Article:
The other bill of interest.

Yesterday, I posted that there were two bills going through the legislature which may be of interest to alternative providers (FBSM and the like) yet I only discussed one. My bad.

The other one is SB 1084 which relates to alternative and complimentary health services.

(a) In this chapter, “complementary and alternative health care services” means the broad domain of complementary and alternative healing methods, healing therapies, treatments, and services that:(1)  are provided by persons who are not licensed, certified, or registered as health care practitioners or professionals by an occupational regulatory agency of this state; and(2)  are not prohibited by Section 704.051.(b)  Complementary and alternative health care services include:(1)  acupressure;(2)  anthroposophy;(3)  aromatherapy;(4)  Ayurveda;(5)  cranial sacral therapy;(6)  culturally traditional healing practices;(7)  detoxification practices and therapies;(8)  energetic healing;(9)  polarity therapy;(10)  folk practices;(11)  healing practices using food, food supplements, nutrients, and the physical forces of heat, cold, water, touch, and light;(12)  Gerson therapy;(13)  colostrum therapy;(14)  healing touch;(15)  herbology or herbalism;(16)  homeopathy;(17)  nondiagnostic iridology;(18)  bodywork;(19)  meditation;(20)  mind-body healing practices;(21)  naturopathy;(22)  noninvasive instrumentalities; and(23)  traditional Oriental practices, such as qigong energy healing.

Now apparently, since no license or certification is required, you don’t have to register with the state in order to do the above. Basically you can just start your own business and set up shop somewhere. HOWEVER, and you know there are always ‘howevers’, there are prohibited acts. According to the bill:

A person may not in connection with providing a complementary and alternative health care service:(1)  conduct surgery or any other procedure that punctures the skin or that harmfully invades the body, other than pricking a finger to obtain a small amount of blood for screening purposes;(2)  administer to or prescribe for another person x-ray radiation;(3)  administer to or prescribe for another person legend drugs, dangerous drugs, or controlled substances;(4)  recommend that a person discontinue medical care or a medical treatment prescribed by a licensed health care practitioner;(5)  provide a conventional medical disease diagnosis;(6)  perform a chiropractic adjustment of an articulation of the spine; or(7)  represent, state, indicate, advertise, or imply that the person is a physician, surgeon, or medical doctor or that the person is licensed, certified, or registered by this state to practice a health care profession.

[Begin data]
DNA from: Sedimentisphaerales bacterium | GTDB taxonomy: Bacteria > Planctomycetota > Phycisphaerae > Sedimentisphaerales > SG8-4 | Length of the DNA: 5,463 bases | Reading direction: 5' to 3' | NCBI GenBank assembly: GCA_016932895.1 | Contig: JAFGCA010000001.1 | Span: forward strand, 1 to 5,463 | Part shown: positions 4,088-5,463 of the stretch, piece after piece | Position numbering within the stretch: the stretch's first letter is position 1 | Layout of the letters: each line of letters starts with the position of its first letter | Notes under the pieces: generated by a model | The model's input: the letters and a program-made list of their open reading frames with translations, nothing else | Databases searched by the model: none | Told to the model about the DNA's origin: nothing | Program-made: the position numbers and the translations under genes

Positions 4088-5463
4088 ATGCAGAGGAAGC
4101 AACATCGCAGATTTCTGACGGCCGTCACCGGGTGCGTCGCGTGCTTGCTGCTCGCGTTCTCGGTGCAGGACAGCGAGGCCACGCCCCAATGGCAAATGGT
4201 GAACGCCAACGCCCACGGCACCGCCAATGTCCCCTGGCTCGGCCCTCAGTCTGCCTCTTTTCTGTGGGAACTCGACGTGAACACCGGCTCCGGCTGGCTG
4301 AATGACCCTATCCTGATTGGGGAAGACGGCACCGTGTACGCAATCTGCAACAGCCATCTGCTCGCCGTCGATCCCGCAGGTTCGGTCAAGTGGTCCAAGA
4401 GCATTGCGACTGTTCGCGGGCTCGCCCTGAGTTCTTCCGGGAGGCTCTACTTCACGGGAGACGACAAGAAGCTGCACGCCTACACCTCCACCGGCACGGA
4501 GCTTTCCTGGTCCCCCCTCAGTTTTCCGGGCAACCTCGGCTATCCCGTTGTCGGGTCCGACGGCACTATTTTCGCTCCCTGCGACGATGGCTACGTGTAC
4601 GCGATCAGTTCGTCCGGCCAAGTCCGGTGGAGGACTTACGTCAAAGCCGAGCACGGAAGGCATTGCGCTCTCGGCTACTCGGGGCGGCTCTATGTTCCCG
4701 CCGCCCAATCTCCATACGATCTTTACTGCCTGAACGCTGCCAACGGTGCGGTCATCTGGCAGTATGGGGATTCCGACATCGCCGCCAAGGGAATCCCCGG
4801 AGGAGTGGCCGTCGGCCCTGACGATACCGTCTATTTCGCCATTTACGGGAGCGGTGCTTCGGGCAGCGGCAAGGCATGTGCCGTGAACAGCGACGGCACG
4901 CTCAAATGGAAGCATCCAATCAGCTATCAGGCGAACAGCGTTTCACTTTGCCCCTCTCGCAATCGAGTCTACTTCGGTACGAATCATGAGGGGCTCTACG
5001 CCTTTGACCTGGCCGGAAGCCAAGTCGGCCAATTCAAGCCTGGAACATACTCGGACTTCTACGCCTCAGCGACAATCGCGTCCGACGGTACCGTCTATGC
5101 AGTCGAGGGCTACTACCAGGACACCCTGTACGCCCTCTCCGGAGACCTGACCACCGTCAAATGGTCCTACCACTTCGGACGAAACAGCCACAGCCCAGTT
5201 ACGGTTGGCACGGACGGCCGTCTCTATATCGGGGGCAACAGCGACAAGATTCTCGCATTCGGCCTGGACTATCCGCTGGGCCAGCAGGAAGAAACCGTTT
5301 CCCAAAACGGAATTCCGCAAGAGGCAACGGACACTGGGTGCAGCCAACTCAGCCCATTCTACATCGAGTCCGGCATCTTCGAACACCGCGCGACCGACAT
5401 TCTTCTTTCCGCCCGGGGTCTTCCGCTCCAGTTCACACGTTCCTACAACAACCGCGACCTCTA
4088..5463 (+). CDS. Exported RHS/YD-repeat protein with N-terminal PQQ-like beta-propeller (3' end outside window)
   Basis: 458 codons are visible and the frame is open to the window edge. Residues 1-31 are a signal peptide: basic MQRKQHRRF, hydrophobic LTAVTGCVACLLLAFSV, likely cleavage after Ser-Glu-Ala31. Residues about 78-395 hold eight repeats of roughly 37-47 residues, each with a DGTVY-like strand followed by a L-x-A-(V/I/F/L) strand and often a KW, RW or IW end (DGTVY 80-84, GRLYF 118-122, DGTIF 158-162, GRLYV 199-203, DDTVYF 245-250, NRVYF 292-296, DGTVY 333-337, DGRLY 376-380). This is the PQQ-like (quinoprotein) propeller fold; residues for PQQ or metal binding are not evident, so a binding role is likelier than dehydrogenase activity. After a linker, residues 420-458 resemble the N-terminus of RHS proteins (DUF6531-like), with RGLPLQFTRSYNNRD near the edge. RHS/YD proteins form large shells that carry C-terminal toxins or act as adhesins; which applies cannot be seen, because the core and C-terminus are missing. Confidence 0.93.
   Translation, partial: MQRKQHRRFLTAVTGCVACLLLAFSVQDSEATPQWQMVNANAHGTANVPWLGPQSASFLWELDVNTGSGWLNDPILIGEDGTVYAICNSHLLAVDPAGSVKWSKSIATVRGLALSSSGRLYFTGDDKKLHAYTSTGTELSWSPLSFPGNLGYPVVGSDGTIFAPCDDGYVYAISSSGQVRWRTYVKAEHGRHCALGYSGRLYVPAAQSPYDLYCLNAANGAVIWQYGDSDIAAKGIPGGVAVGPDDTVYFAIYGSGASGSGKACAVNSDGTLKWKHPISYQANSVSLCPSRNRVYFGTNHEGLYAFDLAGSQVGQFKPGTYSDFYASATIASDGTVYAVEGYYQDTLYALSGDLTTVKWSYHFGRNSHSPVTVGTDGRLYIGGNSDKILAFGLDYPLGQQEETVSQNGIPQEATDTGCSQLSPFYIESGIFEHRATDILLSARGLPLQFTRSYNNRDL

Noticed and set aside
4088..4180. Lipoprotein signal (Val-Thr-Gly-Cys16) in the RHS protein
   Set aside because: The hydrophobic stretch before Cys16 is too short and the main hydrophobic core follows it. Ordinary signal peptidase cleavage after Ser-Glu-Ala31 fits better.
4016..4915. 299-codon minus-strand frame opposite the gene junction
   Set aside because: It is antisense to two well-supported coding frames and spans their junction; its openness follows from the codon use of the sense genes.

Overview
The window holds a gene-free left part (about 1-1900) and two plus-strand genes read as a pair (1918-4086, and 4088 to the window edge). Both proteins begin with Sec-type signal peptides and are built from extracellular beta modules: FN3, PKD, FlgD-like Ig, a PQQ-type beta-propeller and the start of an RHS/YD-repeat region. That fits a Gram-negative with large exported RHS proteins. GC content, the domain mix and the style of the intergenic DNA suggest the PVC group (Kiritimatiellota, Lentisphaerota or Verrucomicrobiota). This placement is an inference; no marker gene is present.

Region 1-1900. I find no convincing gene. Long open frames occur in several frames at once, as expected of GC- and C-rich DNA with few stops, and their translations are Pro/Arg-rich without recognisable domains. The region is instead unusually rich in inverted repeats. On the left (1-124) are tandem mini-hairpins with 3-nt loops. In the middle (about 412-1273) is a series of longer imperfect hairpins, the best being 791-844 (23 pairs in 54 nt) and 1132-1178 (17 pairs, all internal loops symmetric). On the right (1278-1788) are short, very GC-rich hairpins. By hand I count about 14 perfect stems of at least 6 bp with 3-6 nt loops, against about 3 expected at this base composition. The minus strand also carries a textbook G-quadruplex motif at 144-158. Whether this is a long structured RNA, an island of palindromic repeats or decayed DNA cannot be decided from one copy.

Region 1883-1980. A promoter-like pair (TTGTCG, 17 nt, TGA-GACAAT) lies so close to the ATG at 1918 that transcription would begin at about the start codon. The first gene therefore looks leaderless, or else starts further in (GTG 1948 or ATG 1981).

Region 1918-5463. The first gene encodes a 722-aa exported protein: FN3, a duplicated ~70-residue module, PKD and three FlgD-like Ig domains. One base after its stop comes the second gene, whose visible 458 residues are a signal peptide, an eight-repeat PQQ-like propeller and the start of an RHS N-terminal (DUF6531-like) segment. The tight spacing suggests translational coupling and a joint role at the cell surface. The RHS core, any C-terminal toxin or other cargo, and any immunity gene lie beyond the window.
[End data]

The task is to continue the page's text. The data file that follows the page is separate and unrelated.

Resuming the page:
No problem whatsoever with that and wholeheartedly agree that those prohibited acts should only be done by a well trained and experienced practitioner.

Something else I agree with is the required disclosure. Let the buyer decide. Give full disclosure and let them know what you do and what you are or are not. It’s like cigarrette warning labels. Look we are telling you that this could happen (cancer, birth defects, etc) but we are going to let YOU, the adult, decide for yourself. What is wrong with that? Here is the disclosure as required for complementary/alternative health care practices.

by the person is recognized by this state; and(D)  containing the following statement in bold print:“THE STATE OF TEXAS HAS NOT ADOPTED ANY EDUCATIONAL OR TRAINING STANDARDS FOR UNLICENSED COMPLEMENTARY AND ALTERNATIVE HEALTH CARE PRACTITIONERS. THIS DISCLOSURE IS FOR INFORMATIONAL PURPOSES ONLY.Under Texas law, an unlicensed complementary and alternative health care practitioner may not provide a medical diagnosis or recommend that a person discontinue a medically prescribed treatment. A client may seek at any time a diagnosis from a licensed physician, chiropractor, or acupuncture practitioner or a service from a physician, chiropractor, dentist, nurse, osteopath, physical therapist, occupational therapist, massage therapist, dietitian, midwife, acupuncture practitioner, athletic trainer, or any other type of licensed health care practitioner.”;(2)  obtain a signed acknowledgment from the client that the client has been provided a copy of the statement required by Subdivision (1); and(3)  provide a copy of the statement and signed acknowledgment to the client.(b)  The complementary and alternative health care service provider shall retain a copy of the signed acknowledgment under Subsection (a)(2) until the second anniversary of the date the statement is signed.

Ok why can’t sex work have something like this? Sex work can be considered alternative health services if you ask me as it does have health benefits (see 10 Surprising Health Benefits of Sex). I don’t think that most adult sex workers would have a problem and may just encourage disclosures such as “Sexual intercourse does pose a risk of contracting STD’s, Hep C, etc. To minimize these risks, condom use is required blah blah blah.” Hell, I would post that in a neon sign in five different languages if it was required as a disclosure to allow adults informed consensual services. Most if not all adults know this already but hey, if it makes the state feel better and allows adults the freedom to make informed choices then I’m all for it.

SECTION 2.  This Act takes effect immediately if it receives   a vote of two-thirds of all the members elected to each house, as   provided by Section 39, Article III, Texas Constitution.  If this   Act does not receive the vote necessary for immediate effect, this   Act takes effect September 1, 2011.

 

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